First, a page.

Methodists are Christians, and affirm the central tenets of belief that most other Christian churches affirm. We believe in God--Father, Son, and Holy Spirit--who deeply loves all of creation. We believe God became incarnate in Jesus, who walked among us. We believe that through the life, death, and resurrection of Jesus, God opened a way for the world to become reconciled to God. That reconciliation (or salvation) is available to all, and God deeply desires that the whole world be saved. For more on those beliefs, click here

One thing you can't help but notice about Methodists is that we talk a lot about grace. It's probably one of our favorite words. We even talk about different ways we experience grace as we become reconciled to God. Prevenient grace is the grace of God that surrounds us before we have any idea who God is or what God wants from us; Justifying grace is the grace that allows us to surrender, repent, and begin to walk in God's ways; Sanctifying grace is the grace that grows us from broken people into people who are brimming with the fruit of the Spirit and act like Jesus.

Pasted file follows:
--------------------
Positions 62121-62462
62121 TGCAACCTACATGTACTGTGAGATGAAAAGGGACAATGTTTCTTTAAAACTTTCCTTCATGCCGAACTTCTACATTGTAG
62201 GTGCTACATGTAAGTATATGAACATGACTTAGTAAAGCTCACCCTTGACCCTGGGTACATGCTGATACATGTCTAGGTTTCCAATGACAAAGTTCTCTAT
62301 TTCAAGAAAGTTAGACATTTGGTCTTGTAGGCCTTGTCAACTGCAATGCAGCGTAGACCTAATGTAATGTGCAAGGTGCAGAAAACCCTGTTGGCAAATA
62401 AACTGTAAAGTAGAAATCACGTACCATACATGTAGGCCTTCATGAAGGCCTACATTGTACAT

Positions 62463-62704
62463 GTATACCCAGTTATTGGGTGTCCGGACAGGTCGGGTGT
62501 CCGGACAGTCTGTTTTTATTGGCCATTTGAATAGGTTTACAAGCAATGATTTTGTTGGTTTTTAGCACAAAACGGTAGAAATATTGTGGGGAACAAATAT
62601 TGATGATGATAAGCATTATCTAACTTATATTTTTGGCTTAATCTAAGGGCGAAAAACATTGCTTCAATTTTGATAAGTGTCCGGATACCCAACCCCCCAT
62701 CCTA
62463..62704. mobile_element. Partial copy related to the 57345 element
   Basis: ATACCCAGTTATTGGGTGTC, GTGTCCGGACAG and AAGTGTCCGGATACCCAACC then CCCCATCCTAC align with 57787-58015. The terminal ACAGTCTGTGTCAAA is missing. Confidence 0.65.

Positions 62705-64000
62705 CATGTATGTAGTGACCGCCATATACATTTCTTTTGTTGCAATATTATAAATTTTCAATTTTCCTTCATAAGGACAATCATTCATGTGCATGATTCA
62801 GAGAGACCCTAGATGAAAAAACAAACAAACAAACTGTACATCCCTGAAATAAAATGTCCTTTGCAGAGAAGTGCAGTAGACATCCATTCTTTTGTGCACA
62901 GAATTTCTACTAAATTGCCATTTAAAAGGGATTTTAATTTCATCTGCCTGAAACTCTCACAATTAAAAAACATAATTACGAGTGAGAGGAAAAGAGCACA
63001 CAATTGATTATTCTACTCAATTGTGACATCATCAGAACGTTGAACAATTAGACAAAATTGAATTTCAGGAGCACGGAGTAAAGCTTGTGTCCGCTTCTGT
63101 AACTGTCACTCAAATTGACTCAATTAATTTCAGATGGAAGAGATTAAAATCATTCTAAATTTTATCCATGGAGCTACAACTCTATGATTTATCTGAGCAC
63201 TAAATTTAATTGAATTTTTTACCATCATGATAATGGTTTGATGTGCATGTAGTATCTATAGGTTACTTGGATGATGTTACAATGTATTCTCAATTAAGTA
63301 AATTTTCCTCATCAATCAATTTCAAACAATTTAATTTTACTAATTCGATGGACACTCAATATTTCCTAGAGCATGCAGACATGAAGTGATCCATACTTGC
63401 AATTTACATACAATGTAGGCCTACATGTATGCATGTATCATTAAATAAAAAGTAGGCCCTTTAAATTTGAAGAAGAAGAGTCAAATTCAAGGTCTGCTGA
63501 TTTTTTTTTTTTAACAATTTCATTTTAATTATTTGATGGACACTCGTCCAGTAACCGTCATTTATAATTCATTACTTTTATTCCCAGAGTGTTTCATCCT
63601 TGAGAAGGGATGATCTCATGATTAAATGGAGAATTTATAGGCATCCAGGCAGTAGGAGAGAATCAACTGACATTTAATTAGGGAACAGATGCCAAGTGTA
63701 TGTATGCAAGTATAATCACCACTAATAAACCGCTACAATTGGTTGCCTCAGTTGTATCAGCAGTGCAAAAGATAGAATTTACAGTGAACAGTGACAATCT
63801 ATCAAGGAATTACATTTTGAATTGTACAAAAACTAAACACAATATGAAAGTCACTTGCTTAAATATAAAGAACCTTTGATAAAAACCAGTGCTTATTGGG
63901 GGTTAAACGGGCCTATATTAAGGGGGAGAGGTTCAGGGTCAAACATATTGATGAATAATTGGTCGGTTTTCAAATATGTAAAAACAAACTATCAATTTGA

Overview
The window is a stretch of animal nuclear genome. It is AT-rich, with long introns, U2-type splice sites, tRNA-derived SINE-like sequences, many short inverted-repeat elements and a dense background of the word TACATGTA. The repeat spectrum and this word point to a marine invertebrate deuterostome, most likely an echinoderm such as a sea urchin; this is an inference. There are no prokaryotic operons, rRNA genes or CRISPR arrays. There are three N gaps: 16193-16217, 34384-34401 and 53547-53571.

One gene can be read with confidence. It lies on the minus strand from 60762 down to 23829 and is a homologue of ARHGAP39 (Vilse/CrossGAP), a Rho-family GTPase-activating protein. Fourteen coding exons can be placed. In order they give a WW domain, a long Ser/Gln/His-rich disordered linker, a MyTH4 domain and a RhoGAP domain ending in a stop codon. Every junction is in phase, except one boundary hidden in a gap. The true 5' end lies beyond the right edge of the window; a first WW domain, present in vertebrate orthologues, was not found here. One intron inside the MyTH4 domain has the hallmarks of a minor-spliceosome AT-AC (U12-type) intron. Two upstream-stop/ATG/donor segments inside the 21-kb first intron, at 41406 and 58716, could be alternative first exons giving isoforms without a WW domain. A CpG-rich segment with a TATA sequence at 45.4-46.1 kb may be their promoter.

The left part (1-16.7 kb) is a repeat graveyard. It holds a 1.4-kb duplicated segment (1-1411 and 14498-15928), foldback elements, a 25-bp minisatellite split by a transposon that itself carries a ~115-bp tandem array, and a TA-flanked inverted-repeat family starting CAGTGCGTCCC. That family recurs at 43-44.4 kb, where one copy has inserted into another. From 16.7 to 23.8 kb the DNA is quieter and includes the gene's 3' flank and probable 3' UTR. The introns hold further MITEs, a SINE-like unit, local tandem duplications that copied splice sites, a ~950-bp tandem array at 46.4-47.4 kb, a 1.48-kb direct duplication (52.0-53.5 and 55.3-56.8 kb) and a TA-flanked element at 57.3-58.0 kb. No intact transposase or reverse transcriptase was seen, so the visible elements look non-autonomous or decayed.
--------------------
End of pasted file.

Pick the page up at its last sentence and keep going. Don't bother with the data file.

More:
That's what we're about here at First Methodist: allowing God's grace to grow us into people who look like Jesus. Our mission (indeed, the mission of the UMC) is to make disciples of Jesus Christ for the transformation of the world. And by disciples, we mean people who look like Jesus! We mean people who are following God's path so closely that they are more loving, joyful, peaceful, generous, faithful, patient, kind, gentle, and self-controlled every year. Making disciples starts with ourselves, and then spreads out from our congregation to the world. For more on discipleship, click here.

Historically, Methodists have strongly held that Christians are supposed to experience--as well as intellectually believe in--God. In fact, one of the seminal moments for our founder John Wesley was when his heart was "strangely warmed" at a Bible meeting, and he suddenly knew that he was loved and saved by God. Methodists continue to emphasize this experience, inviting people to know the love of God personally through worship, prayer, Bible Study, and service. If you'd like to see a sermon specifically on the Methodist identity, click here.

And, of course, all our beliefs are played out in our actions. Like a tree producing fruit, our theology influences our ethics, and the way we as individual followers of Christ live our lives. If you want to see more about how the United Methodist Church goes about that, check out the UMC website. There is a lot of good information here.